As awareness of Stuxnet continues to resonant in the automation sector, I believe we're going to see a push towards hardware-based security in embedded settings. Of course, Intel is driving this from the vendor side, via their purchase of McAfee and research into security instructions and execution on the microprocessor/microcontroller itself.
Every security technology, whether software or hardware-based has their own set of vulnerabilities. Any sense of what the potential downsides or risks are with a silicon-based approach vs. traditional software security methods?
I'm struck by how rapidly security seems to be moving into hardware. An added impetus will likely come from the increased awareness (aka fear) that Stuxnet has stirred up in the factory/automation sector. I wrote a little bit about this last month, here.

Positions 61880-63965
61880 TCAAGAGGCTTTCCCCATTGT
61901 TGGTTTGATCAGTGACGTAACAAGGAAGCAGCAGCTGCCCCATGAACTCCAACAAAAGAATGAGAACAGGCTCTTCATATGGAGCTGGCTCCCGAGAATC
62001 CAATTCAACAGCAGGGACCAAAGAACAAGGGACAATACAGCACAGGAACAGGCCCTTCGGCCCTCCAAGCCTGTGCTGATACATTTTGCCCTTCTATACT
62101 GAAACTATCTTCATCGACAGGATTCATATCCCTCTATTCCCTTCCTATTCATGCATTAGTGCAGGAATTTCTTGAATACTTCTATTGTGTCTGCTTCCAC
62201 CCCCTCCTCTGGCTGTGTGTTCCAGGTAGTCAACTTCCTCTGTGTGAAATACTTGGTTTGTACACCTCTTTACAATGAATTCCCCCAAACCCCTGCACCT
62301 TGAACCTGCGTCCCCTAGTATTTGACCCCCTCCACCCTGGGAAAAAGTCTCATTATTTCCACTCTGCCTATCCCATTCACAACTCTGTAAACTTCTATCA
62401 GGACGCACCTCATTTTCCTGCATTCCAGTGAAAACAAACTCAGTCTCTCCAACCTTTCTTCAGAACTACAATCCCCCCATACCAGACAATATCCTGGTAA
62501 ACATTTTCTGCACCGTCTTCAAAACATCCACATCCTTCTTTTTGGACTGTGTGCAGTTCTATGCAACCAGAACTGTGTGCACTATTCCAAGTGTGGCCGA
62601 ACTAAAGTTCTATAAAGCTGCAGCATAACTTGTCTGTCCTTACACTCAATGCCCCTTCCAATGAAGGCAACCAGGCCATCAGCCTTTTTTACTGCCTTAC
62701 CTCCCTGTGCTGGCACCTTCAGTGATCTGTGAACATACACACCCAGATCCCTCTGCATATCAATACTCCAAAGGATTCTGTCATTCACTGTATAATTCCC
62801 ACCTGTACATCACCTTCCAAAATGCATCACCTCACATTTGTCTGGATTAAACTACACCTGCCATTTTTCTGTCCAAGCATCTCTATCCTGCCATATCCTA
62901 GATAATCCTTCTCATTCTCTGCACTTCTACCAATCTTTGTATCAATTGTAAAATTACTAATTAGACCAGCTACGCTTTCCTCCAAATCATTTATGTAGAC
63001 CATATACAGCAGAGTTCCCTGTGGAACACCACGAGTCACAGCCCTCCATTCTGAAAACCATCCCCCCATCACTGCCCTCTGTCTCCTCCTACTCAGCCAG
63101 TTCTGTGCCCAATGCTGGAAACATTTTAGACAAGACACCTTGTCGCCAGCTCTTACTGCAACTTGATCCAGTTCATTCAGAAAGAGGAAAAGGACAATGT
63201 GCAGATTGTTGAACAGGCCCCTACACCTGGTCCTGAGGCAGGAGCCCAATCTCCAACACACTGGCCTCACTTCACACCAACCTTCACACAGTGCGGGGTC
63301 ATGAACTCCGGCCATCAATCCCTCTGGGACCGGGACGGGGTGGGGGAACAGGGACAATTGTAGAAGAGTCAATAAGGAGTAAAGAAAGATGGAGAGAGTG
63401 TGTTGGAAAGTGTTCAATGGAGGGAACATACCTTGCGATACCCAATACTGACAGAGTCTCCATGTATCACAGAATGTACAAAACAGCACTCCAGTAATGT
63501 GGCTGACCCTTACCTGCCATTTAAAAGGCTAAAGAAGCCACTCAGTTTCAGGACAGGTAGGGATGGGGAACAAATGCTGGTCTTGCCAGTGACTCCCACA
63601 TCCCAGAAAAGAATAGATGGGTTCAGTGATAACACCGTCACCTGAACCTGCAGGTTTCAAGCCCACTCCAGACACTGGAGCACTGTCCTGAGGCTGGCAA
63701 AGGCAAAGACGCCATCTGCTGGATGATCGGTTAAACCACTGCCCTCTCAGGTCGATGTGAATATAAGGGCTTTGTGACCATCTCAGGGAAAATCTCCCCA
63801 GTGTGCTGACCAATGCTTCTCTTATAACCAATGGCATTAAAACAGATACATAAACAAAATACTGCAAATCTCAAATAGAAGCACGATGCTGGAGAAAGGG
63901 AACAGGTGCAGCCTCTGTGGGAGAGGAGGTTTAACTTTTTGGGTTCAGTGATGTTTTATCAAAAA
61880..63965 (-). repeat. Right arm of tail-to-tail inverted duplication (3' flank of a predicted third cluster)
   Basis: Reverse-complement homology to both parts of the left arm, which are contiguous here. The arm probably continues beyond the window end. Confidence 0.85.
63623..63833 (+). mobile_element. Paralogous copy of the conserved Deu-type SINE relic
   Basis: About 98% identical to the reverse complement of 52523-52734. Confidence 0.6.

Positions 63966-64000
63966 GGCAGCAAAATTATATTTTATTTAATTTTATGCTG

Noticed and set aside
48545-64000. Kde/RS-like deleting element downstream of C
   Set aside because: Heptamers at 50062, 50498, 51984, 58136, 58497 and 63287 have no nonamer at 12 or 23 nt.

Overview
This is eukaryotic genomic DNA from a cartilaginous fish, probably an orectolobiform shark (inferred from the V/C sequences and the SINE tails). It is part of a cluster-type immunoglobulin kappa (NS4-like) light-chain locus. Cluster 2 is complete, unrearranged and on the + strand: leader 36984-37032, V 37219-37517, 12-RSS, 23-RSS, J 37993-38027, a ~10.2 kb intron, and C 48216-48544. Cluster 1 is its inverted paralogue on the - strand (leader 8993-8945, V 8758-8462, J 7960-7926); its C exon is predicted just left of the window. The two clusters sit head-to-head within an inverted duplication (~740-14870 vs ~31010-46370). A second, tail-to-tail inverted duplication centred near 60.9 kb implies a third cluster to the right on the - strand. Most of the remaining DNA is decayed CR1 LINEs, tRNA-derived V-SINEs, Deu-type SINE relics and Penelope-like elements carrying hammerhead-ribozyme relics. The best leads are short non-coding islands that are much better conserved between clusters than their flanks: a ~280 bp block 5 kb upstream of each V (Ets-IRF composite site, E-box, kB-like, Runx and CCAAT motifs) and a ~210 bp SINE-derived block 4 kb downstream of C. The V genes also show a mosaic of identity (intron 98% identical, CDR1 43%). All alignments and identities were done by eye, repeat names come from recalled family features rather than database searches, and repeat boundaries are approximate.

Linear guides are one of the most important components required for the design of automated or computer-controlled equipment. Aluminum profile extrusions, used for these guides, can enable designed-in functional features.
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